I was supposed to leave on Tuesday, but I still hadn't found any buyers, so I had to call United and push back my flight. I moved it back one week for $150, hoping that I wouldn't have to do that again. A day or two later, I got an email from my Japanese "friend", GG, saying that he'd still be interested, so of course I jumped at the chance. He came by the hostel and looked over the van again very thoroughly, and he then took it out for a test drive. He had a bit of trouble with the manual transmission on the column, but he wasn't as bad as the rental car owner in Wellington a month earlier. He also wanted to test Willy's power up the hills of Auckland, which isn't necessarily his strong point, but luckily GG apparently isn't a fan of shifting too often, so Willy did seem fairly formidable as he revved up the hills. Everything went well, and he told me that he'd get back to me (those dreaded words that I'd already heard too much), and he also told me that his wife's first reaction was the the mileage had to be fake. I again explained that I understood his point, but I had the records and no reason to believe otherwise, especially knowing that my friend had owned the car for the past couple of years. I spent the next few days waiting and walking around the streets of Auckland, Queen St (the main tourist thoroughfare), and a few of the local parks. Finally, as time was drawing down for the week, and it looked as though I'd have to try out another of the car fairs on the weekend, I was starting to get worried. GG kept looking at other vans and was pushing back the deadlines. He asked me what my lowest price that I'd take would be, though he let it slip that he was looking in the $4,000 range, as I was thinking that I might have to take $3,000 or 3,500 for the van, so I decided to tell him that I could go down to 4,300, hoping to not lose too much money on this sale. As the days went by, I hoped that I hadn't ruined the deal, so I decided on Thursday night that I'd call him the next morning and tell him that if he bought it now for 4,000, he could have it. I figured I'd give him time to get up and around, so I'd call him at it happens, I received an email from him at 8 am that morning.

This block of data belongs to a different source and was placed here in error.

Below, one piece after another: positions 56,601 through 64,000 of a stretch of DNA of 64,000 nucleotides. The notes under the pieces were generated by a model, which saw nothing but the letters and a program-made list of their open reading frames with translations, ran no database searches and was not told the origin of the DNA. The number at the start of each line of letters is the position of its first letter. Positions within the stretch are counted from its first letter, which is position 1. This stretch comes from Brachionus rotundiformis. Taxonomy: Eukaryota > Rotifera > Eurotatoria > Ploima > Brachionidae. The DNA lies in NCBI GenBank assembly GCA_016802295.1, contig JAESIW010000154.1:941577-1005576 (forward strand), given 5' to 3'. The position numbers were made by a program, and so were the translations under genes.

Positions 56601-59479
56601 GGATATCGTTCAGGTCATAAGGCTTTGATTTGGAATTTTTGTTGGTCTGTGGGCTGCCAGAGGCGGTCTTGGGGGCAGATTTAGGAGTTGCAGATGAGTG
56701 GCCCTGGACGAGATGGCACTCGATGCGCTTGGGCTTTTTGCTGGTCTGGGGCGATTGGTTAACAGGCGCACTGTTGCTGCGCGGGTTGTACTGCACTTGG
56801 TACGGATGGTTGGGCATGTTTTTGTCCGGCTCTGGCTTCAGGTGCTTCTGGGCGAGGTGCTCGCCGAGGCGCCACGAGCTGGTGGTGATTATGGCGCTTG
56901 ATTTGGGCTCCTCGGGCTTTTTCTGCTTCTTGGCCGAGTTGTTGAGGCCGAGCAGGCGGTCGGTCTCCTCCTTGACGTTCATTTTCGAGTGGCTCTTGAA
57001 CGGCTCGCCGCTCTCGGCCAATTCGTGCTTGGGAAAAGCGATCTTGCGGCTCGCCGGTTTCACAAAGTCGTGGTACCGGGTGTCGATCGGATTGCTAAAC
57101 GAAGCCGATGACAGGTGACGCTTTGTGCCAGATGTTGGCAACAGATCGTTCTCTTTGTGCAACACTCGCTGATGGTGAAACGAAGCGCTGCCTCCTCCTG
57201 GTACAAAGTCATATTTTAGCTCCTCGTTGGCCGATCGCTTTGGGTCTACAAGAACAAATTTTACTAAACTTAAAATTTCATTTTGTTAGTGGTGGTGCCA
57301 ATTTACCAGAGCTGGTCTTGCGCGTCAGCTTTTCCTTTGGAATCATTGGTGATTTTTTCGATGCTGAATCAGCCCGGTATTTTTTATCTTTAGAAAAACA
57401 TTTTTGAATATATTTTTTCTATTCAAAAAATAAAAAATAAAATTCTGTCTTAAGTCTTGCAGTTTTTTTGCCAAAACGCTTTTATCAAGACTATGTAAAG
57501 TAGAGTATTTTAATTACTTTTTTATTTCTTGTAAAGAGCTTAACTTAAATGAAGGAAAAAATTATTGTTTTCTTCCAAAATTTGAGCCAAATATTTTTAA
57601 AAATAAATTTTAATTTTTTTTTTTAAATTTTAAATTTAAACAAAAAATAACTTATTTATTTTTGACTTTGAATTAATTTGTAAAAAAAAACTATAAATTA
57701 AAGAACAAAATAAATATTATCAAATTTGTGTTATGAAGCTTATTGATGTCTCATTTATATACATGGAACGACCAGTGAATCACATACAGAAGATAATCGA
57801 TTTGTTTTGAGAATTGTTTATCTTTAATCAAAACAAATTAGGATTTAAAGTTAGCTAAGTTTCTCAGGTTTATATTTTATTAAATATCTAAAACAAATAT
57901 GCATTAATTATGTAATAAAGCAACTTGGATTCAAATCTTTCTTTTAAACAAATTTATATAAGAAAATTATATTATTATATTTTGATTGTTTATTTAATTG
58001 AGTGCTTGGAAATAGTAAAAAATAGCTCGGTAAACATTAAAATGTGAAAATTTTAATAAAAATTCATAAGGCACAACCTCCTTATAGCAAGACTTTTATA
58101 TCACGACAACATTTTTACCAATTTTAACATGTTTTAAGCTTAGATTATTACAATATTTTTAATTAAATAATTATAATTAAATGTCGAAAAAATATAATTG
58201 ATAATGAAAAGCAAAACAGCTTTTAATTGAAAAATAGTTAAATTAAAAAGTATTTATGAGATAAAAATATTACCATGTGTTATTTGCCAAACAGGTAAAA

I was scared to open it, fearing that I may have lost another potential sale and that I'd have to start the process all over. Amazingly, I opened it, and he decided that he wanted to offer $4,150, so I was ecstatic. I played it cool and called him a bit later, telling him that the price would be fine with me, and we planned to make the transaction that next day, Friday. With my last day with Willy, I decided to drive around Auckland a bit more, visiting a few of the hills and lookout points of the city. I first went to a huge green volcanic hill called Mt. Eden and smirked at the tour groups that came and went. I next stopped at another of the larger volcanic cones, One Tree Hill, so I of course had to get out my iPod and listen to the U2 song of the same name. Quite a good one from Joshua Tree. Unfortunately, One Tree Hill is now a misnomer, as the tree that stood alone atop the mound is no longer there, but I didn't hear the story of its demise. Later, GG picked up the cash and gave me directions to his house nearby, so I cleaned out my things from Willy and headed over there, excited to finally be done with all of this hassle and worrying. When I pulled up, though, it looked as though something was wrong. GG explained that he thought I'd be taking the mattress, attached table and bed stand out of the back, though he never said a word about that to me. He was particularly concerned about the mattress, telling me that there was no way he could get rid of it and actually acting as if this were a deal-breaker for him. The 50-something, gray haired Japanese guy said that he didn't have time to deal with that, as his new business was starting on Monday. After a lot of staring and thinking, I decided that we could call the Salvation Army, and I'd drop it off on Saturday as well as try to take apart the frame for him before returning in the afternoon for the sale. I couldn't believe the situation, but I was willing to do any sort of work to make sure the transaction went through...

(The green, terraced crater of Mt. Eden. You can see the city skyline and the point of the Sky Tower in the left center of the picture)(Willy on his second to last day in my possession, with the skyline looming overhead)(It's not often that you get a picture of a cow and a city skyline at the same time)(The former spot of the tree on One Tree Hill)